That said, I agree that the left is more likely, in general, to favor mandatory regulation, while the right tends to favor voluntary business initiatives to improve efficiency.

  3. Not to go all libertarian-er-than-thou, but the idea of the government requiring certain folks to work from home x days per week kinda sets my teeth on edge. It strikes me as government overreach to direct people’s whereabouts like that. And the go-to gov’t move to encourage something is tax credits, but how do you do that in this context? Maybe by increasing deductions for certain tech investments, like for wiring & certain software? Even that sounds like it could be a really inefficient intervention (Florida’s new law requiring everyone to get drug tested by the governor’s wife’s company springs to mind), tho I could be wrong. Certainly, other than submitting an affidavit, it’d be darn hard to establish where someone worked.

    Of course I agree with you that a world with more telecommuting is a happier world for workers & imports & security. It seems to me that the proper role for gov’t to effectuate that might be through simple awareness campaigns– like, one day per session Congressmen work from home, or Pres. Obama & Speaker Boehner play 9 holes in the morning then work remotely, that sort of thing. There’s a powerful inertia here that a simple campaign like that might help change, w/o the proper scope & ability-to-enforce concerns that I mentioned above. The media would eat up photo ops like that and “catapult the propaganda.”

    SPH wrote: “When I say [folks on the left who advocate a] lower standard of living, I am talking about folks who clog up the highways in places like San Francisco and Portland like Critical Mass in order to make a political point.”

    First off, I’m not sure they’re advocating a lower standard of living– I think they’d argue that they’re trying to make biking safer & more common, thereby increasing people’s ability to choose to use a bike &, thereby, world happiness. Agree or disagree, I think that’s what they’d say.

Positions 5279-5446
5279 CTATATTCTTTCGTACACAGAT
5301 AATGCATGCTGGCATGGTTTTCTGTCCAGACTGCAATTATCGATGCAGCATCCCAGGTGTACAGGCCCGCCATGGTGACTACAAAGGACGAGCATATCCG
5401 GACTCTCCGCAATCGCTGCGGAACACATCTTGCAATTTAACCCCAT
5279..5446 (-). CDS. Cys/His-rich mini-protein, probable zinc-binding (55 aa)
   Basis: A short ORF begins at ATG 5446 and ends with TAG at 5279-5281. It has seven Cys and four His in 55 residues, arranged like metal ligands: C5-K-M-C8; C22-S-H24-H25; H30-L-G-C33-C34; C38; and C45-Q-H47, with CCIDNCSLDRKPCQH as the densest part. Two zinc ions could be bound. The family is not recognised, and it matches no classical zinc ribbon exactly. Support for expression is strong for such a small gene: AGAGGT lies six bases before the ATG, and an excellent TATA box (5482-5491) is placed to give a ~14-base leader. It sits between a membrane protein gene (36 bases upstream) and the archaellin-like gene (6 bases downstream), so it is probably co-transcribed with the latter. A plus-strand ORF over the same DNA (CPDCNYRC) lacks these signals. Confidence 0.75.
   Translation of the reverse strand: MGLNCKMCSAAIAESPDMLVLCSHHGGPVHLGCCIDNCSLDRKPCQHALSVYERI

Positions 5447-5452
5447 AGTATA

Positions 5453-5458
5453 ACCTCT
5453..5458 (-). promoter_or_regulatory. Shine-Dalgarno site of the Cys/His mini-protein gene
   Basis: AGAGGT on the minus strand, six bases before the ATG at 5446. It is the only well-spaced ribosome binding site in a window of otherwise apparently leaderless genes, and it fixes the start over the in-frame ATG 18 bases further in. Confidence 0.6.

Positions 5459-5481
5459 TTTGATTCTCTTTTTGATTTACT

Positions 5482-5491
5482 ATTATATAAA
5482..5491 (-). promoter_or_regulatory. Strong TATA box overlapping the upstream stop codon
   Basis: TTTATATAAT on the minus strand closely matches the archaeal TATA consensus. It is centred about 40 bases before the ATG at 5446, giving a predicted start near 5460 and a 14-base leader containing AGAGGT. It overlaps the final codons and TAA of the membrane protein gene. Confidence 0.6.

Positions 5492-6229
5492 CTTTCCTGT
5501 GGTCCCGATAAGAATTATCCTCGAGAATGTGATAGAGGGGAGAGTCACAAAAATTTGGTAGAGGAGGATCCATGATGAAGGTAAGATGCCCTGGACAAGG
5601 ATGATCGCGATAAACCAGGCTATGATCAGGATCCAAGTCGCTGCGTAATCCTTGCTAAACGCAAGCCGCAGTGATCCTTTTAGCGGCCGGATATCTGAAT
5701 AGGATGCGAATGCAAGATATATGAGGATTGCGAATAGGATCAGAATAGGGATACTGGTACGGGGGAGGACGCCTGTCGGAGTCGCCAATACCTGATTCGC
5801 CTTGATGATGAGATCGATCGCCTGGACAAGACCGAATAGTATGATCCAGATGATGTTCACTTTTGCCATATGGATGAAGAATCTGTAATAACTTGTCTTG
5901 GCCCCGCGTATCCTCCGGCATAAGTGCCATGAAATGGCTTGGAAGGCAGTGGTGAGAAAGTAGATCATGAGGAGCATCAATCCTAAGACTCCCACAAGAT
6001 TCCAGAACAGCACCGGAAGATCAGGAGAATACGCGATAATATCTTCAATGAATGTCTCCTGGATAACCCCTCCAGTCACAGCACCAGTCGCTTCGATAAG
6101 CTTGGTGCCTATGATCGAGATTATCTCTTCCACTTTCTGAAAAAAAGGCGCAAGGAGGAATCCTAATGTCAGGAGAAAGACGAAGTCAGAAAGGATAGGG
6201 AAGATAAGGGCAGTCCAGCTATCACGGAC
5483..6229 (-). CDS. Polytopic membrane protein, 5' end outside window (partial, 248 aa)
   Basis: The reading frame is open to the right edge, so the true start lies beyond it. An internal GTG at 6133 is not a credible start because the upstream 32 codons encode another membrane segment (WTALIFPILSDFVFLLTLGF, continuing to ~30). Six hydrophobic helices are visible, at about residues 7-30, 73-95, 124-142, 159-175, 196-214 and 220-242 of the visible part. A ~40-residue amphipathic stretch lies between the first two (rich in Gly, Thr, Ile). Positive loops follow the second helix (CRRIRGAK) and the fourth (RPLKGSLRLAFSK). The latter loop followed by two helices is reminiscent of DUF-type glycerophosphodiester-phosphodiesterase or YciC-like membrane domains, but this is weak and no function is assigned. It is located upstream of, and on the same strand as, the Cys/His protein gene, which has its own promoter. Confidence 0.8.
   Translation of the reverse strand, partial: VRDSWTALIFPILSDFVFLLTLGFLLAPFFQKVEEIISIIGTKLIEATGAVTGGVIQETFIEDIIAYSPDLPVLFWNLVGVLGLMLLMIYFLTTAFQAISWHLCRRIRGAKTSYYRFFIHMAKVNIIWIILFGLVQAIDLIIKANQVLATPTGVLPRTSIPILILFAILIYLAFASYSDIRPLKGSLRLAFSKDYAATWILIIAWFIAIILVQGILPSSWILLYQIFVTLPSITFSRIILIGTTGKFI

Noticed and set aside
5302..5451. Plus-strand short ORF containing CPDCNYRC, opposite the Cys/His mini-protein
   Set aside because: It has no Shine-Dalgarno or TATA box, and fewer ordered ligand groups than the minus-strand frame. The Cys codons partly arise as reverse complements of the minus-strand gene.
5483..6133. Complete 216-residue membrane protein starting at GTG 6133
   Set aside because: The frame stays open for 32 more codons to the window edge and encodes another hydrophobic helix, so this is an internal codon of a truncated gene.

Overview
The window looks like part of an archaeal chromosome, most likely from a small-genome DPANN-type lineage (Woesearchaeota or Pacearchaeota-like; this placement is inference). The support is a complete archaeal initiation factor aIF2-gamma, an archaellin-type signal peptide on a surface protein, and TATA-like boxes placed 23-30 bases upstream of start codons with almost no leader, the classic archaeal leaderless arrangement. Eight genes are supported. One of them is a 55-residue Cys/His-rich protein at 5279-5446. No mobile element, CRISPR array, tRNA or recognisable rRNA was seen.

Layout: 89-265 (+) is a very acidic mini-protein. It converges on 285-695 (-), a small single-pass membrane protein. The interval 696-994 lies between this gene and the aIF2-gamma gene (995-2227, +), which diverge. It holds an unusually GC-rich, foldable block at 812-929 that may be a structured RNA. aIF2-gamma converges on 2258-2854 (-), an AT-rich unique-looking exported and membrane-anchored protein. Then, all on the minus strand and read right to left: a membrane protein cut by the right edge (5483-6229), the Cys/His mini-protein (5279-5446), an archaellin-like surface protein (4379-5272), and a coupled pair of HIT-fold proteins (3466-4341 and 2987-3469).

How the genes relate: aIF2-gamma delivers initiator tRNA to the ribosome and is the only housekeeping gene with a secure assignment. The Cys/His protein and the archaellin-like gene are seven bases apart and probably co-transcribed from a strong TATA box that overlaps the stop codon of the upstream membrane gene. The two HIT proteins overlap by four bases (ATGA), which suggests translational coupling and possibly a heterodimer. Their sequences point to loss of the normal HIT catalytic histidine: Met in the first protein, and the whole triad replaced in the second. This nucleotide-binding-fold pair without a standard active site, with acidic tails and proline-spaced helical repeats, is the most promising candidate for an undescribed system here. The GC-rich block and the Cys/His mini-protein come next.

More importantly, though, I think you’ve done something rhetorically here on “those-on-the-left-say-x-and-those-on-the-right-say-y” that’s very common in centrist commentary, and pretty unjustified. Even if I’m wrong about Critical Mass, and they’re really saying, “burn newfangled cars and iPads,” if that’s all you can think of, then it is an unfair framing device to use them as the “some on the left.” Whether it makes us happy or sad, the fact is that they’re a pretty fringish group. It’s really not fair to say “some on the left want us to revert to 18th-century means of travel” or whatever based on what this small group says.

    You saw this a lot in discussions of torture– “those on the right say that the president can authorize the crushing of the testicles of a terror suspect’s child; those on the left say that we may have to lose an American city or two in order to live up to our ideals.” But the “those on the right” in that circumstance was presidential advisor John Yoo; the “those on the left” existed solely in the imaginations of centrists.

    Anyway, I agree with your goal in this post, I’m just not sure how best to get there.

    • I like your idea of an awareness campaign provided it costs little and works. I also agree that implementation could be problematic if the government starts tracking people’s whereabouts. I would hate that as well.

      I think I am more struck by how easy it would be to increase productivity and save gas with this program. If a campaign does not work, maybe tax incentives or a grass roots campaign might do.

      Hmmm, a grassroots campaign…

  4. Sam Dawson says:

    Please pass the link, below, around and try to get folks to take the actions listed on the home page. This is particularly relevant to anyone you know who has cancer.

    http://petroleum-products-cause-cancer.weebly.com